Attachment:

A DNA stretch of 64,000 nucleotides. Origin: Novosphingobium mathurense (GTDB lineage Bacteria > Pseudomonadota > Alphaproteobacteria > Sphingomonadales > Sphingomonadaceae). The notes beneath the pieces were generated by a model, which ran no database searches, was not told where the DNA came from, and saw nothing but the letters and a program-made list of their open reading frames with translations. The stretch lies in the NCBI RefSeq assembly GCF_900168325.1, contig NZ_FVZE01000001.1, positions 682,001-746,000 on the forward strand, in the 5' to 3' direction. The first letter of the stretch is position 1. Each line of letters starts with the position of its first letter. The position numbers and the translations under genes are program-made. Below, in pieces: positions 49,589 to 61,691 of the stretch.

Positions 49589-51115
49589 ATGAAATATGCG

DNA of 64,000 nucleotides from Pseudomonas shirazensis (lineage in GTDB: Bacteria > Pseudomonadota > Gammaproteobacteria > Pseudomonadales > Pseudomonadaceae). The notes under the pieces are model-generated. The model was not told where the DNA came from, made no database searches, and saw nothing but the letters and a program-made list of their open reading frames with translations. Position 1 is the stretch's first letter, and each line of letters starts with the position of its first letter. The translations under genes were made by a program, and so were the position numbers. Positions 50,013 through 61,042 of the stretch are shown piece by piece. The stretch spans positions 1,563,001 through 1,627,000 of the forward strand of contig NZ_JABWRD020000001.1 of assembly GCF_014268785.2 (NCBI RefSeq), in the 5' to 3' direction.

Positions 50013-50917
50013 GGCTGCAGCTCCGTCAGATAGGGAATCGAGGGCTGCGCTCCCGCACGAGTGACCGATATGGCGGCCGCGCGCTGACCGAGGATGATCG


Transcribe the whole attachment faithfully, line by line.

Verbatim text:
A DNA stretch of 64,000 nucleotides. Origin: Novosphingobium mathurense (GTDB lineage Bacteria > Pseudomonadota > Alphaproteobacteria > Sphingomonadales > Sphingomonadaceae). The notes beneath the pieces were generated by a model, which ran no database searches, was not told where the DNA came from, and saw nothing but the letters and a program-made list of their open reading frames with translations. The stretch lies in the NCBI RefSeq assembly GCF_900168325.1, contig NZ_FVZE01000001.1, positions 682,001-746,000 on the forward strand, in the 5' to 3' direction. The first letter of the stretch is position 1. Each line of letters starts with the position of its first letter. The position numbers and the translations under genes are program-made. Below, in pieces: positions 49,589 to 61,691 of the stretch.

Positions 49589-51115
49589 ATGAAATATGCG

DNA of 64,000 nucleotides from Pseudomonas shirazensis (lineage in GTDB: Bacteria > Pseudomonadota > Gammaproteobacteria > Pseudomonadales > Pseudomonadaceae). The notes under the pieces are model-generated. The model was not told where the DNA came from, made no database searches, and saw nothing but the letters and a program-made list of their open reading frames with translations. Position 1 is the stretch's first letter, and each line of letters starts with the position of its first letter. The translations under genes were made by a program, and so were the position numbers. Positions 50,013 through 61,042 of the stretch are shown piece by piece. The stretch spans positions 1,563,001 through 1,627,000 of the forward strand of contig NZ_JABWRD020000001.1 of assembly GCF_014268785.2 (NCBI RefSeq), in the 5' to 3' direction.

Positions 50013-50917
50013 GGCTGCAGCTCCGTCAGATAGGGAATCGAGGGCTGCGCTCCCGCACGAGTGACCGATATGGCGGCCGCGCGCTGACCGAGGATGATCG